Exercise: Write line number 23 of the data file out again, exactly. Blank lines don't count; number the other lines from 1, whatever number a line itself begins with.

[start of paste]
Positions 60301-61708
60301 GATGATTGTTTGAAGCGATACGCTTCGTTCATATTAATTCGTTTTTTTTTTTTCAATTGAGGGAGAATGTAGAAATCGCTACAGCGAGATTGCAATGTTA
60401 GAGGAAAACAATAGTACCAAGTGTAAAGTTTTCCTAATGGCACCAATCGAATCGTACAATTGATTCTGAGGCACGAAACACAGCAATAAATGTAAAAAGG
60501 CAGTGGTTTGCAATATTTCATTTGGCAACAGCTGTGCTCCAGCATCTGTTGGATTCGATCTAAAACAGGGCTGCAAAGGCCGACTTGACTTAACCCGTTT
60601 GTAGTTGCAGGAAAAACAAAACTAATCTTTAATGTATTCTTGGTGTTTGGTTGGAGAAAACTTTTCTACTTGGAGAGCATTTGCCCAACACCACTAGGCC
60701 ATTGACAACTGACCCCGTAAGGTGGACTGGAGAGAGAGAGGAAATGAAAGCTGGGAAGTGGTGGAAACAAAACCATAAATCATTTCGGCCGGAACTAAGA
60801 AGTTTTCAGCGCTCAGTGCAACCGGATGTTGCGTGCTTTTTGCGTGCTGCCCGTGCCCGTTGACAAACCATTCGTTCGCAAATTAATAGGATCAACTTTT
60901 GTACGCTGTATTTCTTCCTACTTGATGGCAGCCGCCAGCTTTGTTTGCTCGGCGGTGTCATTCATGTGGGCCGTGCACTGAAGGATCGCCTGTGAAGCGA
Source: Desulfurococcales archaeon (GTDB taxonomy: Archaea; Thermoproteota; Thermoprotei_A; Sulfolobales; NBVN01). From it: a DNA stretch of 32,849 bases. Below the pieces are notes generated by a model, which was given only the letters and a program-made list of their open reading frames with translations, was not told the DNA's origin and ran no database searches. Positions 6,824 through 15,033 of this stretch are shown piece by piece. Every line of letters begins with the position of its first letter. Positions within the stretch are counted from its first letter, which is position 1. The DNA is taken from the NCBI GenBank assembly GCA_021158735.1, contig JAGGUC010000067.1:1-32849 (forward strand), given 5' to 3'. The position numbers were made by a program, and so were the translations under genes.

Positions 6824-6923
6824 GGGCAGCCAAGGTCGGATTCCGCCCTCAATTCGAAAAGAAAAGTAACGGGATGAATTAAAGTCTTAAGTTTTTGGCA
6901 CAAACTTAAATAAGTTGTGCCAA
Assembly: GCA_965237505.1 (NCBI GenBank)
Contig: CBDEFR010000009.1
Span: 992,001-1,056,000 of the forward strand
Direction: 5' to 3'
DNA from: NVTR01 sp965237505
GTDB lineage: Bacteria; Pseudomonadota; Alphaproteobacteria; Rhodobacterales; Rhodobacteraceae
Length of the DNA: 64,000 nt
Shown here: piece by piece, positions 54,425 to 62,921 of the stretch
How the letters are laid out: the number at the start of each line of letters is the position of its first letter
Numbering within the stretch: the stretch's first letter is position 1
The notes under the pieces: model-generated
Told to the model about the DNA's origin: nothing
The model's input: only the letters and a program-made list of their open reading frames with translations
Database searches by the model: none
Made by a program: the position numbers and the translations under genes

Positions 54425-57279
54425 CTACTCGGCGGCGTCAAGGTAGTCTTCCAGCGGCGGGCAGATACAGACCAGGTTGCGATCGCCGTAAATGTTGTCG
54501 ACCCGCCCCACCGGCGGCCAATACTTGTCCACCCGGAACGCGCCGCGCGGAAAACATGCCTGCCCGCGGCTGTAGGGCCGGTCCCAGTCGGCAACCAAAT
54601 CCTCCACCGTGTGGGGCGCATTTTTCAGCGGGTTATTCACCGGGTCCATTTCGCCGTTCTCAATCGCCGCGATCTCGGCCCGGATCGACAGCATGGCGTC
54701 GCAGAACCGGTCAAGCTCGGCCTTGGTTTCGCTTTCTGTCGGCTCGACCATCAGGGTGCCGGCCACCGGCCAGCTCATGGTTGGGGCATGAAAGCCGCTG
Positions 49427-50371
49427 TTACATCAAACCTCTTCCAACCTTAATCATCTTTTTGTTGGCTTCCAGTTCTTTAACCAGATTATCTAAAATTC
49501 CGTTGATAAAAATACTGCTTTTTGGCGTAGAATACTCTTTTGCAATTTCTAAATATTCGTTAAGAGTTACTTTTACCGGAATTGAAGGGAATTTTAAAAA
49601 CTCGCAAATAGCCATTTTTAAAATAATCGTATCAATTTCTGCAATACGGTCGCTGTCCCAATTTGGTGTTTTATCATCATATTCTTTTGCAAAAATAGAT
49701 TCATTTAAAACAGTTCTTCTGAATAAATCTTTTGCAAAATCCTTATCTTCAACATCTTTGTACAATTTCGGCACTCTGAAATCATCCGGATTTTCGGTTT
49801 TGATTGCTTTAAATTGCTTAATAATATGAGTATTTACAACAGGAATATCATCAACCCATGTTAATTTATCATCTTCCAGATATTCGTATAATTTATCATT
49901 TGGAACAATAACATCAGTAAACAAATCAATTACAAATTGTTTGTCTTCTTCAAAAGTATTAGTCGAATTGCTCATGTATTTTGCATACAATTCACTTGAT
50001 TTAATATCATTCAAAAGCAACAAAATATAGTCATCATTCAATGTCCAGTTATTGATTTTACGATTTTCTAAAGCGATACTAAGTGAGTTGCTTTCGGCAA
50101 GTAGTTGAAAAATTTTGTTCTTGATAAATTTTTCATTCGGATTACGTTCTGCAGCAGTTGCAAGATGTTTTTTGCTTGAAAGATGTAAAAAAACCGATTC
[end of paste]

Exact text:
The notes under the pieces: model-generated